When cells are grown in stochastic environments, they are able to achieve a higher net fitness than they were able to achieve under periodic conditions; moreover, this enhancement is peaked as a function of k1. The explanation for this behavior is the following: as the environment is made more irregular, the distribution of times spent in a given environmental state becomes broad; for a Poisson environment, as mentioned earlier, the distribution is exponential. This results in several short-lived environmental epochs, interspersed with a few in which environmental states persist for longer times (Figure 1C). Consider a cell that is initially in the fit state, but suddenly finds itself in the unfit state because of an environmental change. Since transitions into the fit state occur stochastically, the cell will tend to remain in this unfit state for a short period of time, of average length 1/k1. If the environment returns to its original state within this time, the cell will once again be in the fit state, with no effort on its part. It therefore benefits a cell to ignore brief environmental variations, but to switch only in response to persistent external changes. If the cell response rate is too high, it will tend to track the environment, switching its state whenever the environment does; if this rate is too low, the cell will tend to ignore even persistent changes, and its growth will be impaired as a result. The balance between these false-positive and false-negative responses is achieved at some optimal response rate k1. Although fitness is always a monotonically increasing function of k1, increases in k1 beyond this optimal value provide diminishing returns. In principle, a cell could achieve f = 1 if it were to respond infinitely fast; in practice, it can get very close to f = 1 simply by setting k1 at or slightly above the optimal level. When the additional costs of switching are considered, this argument becomes even more compelling: it is very likely optimal for a cell to tune its response rate to match the rate of natural environmental variations.
We have seen that, during growth in both periodic and stochastic environments, heterogeneity can be beneficial; however, the benefit is substantial over only a small parameter range, and it is worth understanding why this is the case. A statically heterogenous population copes with an uncertain future by hedging its bets, generating a broad distribution of phenotypes in the hope that some of these will remain viable after an external change. In contrast, a dynamically heterogenous population has a much more reliable strategy: individuals in such populations sense and respond to external changes by actively switching into the fit state. The benefit of a heterogenous response is therefore diminished. Indeed, if the cell response rate is sufficiently rapid compared to the rate of environmental fluctuations, as is the case in many real systems, then transitions into the unfit state are actually detrimental. If heterogeneity is nevertheless observed in such systems, then it must be due to factors more complex than those we have considered here, such as interactions between the different cell populations. We hope that, by placing limits on the circumstances under which heterogeneity can be easily justified, our results will prompt a deeper investigation into the role of heterogeneity in dynamic cell populations.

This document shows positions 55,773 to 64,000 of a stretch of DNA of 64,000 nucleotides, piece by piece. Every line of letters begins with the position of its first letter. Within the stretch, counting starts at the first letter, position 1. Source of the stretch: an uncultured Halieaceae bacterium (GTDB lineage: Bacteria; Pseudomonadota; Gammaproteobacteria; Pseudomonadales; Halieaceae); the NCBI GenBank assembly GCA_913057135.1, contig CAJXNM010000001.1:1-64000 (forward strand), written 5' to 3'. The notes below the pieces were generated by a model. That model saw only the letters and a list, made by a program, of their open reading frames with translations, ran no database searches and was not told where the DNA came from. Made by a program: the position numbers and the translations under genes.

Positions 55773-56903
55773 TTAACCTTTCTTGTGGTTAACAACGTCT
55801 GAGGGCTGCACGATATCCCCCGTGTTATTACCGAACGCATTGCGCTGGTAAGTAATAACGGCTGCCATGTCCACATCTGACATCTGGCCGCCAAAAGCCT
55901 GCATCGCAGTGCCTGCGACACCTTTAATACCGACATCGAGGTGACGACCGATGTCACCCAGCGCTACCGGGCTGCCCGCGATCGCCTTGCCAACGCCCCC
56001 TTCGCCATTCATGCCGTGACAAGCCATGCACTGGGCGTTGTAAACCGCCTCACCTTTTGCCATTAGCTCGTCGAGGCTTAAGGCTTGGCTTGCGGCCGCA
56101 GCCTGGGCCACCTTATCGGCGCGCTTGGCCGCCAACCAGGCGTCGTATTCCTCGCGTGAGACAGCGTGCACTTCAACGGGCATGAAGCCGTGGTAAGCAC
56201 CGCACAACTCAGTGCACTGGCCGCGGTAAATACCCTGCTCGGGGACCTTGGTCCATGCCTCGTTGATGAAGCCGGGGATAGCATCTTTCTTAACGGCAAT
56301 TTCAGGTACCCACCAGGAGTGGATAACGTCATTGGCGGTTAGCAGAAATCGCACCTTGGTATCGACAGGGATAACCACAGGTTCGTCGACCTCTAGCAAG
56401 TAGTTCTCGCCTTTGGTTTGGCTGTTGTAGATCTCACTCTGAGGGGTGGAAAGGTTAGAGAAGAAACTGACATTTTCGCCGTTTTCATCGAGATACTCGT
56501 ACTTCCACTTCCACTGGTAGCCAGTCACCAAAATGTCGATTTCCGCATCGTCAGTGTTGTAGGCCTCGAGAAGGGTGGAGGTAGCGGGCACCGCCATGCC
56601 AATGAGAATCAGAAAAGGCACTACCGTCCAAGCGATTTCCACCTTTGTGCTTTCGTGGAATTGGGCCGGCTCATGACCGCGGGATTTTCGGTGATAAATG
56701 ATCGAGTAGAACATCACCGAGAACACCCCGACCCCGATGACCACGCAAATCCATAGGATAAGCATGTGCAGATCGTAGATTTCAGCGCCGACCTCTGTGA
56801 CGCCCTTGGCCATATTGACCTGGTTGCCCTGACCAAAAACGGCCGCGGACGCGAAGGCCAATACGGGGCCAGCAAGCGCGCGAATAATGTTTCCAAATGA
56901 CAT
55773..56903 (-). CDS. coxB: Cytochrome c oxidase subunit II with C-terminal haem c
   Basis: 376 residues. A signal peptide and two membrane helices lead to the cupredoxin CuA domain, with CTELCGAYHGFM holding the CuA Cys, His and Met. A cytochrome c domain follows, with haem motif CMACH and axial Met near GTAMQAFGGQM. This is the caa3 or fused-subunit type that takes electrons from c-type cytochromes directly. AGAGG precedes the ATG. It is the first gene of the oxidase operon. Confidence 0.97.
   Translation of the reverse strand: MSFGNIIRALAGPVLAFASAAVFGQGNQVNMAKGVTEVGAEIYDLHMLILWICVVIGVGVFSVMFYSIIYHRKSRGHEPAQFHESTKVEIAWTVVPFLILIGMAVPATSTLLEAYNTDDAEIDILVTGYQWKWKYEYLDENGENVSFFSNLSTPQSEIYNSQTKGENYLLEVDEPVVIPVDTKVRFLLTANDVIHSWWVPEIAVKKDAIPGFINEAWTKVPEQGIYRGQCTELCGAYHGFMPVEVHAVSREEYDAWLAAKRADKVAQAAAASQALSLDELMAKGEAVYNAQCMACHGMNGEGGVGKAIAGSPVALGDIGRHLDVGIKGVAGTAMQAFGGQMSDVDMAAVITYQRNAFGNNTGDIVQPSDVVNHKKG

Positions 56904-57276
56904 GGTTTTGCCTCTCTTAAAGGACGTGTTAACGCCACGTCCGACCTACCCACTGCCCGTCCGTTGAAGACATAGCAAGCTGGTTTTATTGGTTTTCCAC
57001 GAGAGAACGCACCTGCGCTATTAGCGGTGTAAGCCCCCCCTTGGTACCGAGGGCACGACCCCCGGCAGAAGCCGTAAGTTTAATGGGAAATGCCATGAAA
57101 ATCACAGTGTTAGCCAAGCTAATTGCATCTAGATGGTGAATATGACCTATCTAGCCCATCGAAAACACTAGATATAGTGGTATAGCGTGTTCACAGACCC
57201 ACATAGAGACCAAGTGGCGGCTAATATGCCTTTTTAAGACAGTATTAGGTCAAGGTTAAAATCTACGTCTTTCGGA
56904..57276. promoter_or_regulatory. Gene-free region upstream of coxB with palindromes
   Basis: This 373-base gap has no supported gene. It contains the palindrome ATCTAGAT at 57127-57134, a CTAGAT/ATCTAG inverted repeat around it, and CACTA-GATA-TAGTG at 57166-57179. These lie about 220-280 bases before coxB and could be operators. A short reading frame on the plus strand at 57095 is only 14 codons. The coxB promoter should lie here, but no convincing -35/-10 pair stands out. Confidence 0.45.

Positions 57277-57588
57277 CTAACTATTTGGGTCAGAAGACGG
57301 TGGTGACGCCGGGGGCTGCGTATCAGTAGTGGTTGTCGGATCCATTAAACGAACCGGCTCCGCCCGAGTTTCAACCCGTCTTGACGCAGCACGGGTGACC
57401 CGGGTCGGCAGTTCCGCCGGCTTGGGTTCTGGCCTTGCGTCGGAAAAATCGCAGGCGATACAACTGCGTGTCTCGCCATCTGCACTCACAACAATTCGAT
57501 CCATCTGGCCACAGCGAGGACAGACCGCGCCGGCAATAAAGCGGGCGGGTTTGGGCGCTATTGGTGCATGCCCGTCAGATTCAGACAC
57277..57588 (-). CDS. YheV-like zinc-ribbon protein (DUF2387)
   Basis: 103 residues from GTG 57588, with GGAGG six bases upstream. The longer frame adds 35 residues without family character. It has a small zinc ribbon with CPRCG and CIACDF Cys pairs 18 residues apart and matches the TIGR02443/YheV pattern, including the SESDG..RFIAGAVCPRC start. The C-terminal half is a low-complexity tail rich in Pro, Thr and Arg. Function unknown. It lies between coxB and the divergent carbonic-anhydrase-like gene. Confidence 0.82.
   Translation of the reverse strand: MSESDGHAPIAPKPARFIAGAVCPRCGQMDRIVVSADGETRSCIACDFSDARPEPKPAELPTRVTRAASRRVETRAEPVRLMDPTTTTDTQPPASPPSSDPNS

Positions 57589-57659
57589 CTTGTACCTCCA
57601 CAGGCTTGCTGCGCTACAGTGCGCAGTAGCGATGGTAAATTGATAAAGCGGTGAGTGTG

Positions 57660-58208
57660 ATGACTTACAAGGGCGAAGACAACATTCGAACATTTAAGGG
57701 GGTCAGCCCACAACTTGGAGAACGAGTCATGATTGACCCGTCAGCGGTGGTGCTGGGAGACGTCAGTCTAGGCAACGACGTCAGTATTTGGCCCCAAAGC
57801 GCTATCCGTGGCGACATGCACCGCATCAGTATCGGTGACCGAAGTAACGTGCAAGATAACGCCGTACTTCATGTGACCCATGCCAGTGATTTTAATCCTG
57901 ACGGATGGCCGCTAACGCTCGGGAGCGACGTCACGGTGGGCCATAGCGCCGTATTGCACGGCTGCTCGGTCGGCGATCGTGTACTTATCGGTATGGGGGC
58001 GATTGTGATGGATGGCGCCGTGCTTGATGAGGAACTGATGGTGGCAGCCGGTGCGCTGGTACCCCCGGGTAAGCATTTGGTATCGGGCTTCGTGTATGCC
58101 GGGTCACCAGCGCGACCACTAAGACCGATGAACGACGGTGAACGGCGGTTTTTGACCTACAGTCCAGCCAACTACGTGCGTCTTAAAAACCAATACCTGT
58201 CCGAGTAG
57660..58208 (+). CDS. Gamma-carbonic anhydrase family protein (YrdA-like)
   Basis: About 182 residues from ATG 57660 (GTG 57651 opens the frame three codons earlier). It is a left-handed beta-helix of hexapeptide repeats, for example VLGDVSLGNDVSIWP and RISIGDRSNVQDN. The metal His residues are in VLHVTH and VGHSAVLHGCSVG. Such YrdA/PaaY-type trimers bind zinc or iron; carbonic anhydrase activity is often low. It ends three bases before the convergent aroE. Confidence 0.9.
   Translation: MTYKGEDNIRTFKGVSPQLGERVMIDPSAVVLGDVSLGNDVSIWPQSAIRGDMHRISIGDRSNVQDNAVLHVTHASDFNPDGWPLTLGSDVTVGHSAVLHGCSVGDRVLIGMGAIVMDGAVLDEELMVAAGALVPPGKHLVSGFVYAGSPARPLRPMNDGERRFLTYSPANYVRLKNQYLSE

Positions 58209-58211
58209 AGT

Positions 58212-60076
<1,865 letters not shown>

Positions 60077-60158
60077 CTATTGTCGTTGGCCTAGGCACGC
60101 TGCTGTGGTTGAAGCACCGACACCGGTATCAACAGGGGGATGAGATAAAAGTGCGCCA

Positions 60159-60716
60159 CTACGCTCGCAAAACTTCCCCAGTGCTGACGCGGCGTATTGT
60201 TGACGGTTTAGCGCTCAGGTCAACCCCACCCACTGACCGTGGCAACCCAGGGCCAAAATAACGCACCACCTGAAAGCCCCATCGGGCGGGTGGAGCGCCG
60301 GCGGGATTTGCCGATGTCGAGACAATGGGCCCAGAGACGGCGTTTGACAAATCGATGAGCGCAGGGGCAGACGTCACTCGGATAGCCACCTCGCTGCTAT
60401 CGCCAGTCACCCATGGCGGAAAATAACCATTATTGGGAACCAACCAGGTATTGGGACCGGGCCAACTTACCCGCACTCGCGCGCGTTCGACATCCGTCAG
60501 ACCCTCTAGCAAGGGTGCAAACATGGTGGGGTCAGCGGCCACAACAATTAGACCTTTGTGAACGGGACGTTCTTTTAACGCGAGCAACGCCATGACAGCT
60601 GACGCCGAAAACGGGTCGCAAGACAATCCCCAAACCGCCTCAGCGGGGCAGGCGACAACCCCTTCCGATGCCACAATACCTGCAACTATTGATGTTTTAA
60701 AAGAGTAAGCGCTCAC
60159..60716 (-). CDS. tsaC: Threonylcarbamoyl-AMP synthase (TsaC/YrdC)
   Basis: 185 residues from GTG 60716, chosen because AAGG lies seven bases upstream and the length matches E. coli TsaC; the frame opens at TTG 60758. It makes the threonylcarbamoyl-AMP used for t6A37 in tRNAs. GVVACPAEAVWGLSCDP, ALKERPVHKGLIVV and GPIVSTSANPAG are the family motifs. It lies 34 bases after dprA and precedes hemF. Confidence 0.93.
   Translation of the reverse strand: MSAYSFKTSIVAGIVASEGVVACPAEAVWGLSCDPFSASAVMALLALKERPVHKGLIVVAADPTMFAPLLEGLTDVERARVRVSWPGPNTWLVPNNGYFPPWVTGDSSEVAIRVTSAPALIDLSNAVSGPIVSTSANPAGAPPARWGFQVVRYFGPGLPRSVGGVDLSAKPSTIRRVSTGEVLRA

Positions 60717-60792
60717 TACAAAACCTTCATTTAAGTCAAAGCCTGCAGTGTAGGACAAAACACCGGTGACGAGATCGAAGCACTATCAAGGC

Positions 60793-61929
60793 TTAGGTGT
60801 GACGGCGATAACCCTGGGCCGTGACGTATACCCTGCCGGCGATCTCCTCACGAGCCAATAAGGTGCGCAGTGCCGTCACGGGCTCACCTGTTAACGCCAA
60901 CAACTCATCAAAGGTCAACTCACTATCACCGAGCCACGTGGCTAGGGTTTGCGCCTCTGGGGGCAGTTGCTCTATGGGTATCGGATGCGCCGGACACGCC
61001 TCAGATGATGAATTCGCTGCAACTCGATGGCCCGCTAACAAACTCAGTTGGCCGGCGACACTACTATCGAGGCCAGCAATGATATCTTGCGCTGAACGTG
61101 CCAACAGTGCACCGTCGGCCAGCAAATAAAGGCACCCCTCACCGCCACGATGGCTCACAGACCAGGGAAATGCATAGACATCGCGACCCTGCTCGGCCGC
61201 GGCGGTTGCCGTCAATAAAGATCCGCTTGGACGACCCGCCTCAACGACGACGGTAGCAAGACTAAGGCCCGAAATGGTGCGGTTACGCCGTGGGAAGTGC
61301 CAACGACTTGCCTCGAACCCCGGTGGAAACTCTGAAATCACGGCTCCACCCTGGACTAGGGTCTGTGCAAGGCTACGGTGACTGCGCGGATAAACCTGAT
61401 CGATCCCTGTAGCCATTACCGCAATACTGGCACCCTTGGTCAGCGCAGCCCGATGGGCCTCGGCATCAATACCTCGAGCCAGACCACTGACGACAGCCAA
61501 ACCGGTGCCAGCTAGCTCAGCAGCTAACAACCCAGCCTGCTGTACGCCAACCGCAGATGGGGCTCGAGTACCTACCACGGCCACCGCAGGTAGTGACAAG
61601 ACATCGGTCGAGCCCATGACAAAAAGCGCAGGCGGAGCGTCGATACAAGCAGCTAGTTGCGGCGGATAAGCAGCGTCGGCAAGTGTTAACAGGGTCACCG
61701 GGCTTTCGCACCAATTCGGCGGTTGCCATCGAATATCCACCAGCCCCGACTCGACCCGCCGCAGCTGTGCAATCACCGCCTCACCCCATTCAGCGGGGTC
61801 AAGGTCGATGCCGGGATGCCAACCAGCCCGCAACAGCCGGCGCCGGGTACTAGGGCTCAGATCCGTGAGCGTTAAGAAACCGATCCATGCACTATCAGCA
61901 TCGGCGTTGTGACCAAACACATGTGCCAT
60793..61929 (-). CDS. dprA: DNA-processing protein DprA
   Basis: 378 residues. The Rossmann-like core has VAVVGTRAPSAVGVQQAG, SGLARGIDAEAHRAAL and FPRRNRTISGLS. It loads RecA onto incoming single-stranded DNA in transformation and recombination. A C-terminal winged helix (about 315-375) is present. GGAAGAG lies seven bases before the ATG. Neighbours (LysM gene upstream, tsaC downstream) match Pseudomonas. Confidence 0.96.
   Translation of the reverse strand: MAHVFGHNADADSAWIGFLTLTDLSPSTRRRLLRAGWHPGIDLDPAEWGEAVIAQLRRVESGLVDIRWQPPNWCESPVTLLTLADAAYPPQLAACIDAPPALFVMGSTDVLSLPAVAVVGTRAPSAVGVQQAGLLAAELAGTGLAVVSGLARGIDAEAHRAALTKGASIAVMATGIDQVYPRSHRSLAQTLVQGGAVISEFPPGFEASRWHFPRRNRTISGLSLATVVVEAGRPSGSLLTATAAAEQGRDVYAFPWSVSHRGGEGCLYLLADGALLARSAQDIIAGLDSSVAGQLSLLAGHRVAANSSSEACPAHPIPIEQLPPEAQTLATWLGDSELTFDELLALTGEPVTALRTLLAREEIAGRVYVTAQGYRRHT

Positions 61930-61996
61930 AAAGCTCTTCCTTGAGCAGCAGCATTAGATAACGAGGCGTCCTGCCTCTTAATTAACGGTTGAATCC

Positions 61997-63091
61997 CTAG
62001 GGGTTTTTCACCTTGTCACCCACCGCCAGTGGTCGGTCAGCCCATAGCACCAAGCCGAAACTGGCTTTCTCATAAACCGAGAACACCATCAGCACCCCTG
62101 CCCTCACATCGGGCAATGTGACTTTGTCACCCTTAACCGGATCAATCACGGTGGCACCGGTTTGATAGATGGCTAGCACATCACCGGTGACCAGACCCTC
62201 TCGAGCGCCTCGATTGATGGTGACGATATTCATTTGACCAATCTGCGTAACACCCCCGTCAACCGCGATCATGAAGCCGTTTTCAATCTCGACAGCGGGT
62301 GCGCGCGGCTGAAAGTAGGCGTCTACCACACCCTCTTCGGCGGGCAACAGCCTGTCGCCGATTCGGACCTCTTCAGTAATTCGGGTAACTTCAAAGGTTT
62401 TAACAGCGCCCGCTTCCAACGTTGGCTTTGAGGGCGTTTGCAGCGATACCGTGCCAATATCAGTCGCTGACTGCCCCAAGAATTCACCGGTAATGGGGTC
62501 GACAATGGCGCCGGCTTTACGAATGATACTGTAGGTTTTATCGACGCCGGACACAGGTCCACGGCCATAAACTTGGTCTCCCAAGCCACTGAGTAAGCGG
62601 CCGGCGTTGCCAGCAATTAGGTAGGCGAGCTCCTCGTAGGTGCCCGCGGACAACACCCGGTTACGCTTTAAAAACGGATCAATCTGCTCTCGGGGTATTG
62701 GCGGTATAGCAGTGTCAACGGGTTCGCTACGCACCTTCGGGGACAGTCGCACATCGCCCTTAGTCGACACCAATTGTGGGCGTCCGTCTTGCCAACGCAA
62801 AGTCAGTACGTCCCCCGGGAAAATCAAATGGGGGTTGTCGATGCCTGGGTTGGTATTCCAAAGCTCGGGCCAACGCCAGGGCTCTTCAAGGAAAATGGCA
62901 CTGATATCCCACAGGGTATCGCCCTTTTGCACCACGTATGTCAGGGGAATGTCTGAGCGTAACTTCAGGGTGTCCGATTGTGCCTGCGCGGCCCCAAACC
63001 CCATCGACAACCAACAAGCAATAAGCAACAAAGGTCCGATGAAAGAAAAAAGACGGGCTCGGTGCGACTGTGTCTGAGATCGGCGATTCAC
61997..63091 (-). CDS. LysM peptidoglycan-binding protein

The analysis of cellular systems in the context of their natural environments often yields valuable insight into certain aspects of their structure and function. For example, apparently equivalent bacterial gene regulatory mechanisms are seen to be more or less robust, depending on time variations in external nutrient concentrations (Savageau 1998). When such external time variations are coupled to the dynamics of cell populations, the results can sometimes be unexpected. This is especially true when stochastic mechanisms in the underlying regulatory networks are considered, since these are often known to influence population dynamics (Paulsson 2002). Here we have shown that, during growth in fluctuating environments, cells are able to exploit the intrinsic stochastic nature of biochemical reactions to maximize their own fitness. However, this fitness advantage is obtained over only a limited range of cell response rates and environmental perturbation rates. These results suggest that time-dependent conditions ought to play a central role in the design and interpretation of laboratory experiments. Thus, experiments that seek to understand the behavior of natural networks should try, as nearly as possible, to mimic the natural time variations to which those networks would be subject. Conversely, standard experimental protocols such as cell growth in batch culture, which often necessitate time variations in growth conditions, might be more susceptible to side effects of these variations than what is usually assumed. Studies of external time variations on stochastic biological populations will have several useful applications, reducing the detrimental effects of external fluctuations on cell cultures, providing more effective protocols for artificial evolution experiments, and even increasing the yield of industrial fermentation processes.
We thank Han Lim for introducing us to pili phase variation. This work was supported by the Defense Advanced Research Projects Agency and by National Science Foundation grant PHY-0094181. M.T. was partly supported by a Graduate Fellowship from the Kavli Institute for Theoretical Physics.
Communicating editor: J. B. Walsh
- Received April 23, 2003.
- Accepted January 22, 2004.
- Copyright © 2004 by the Genetics Society of America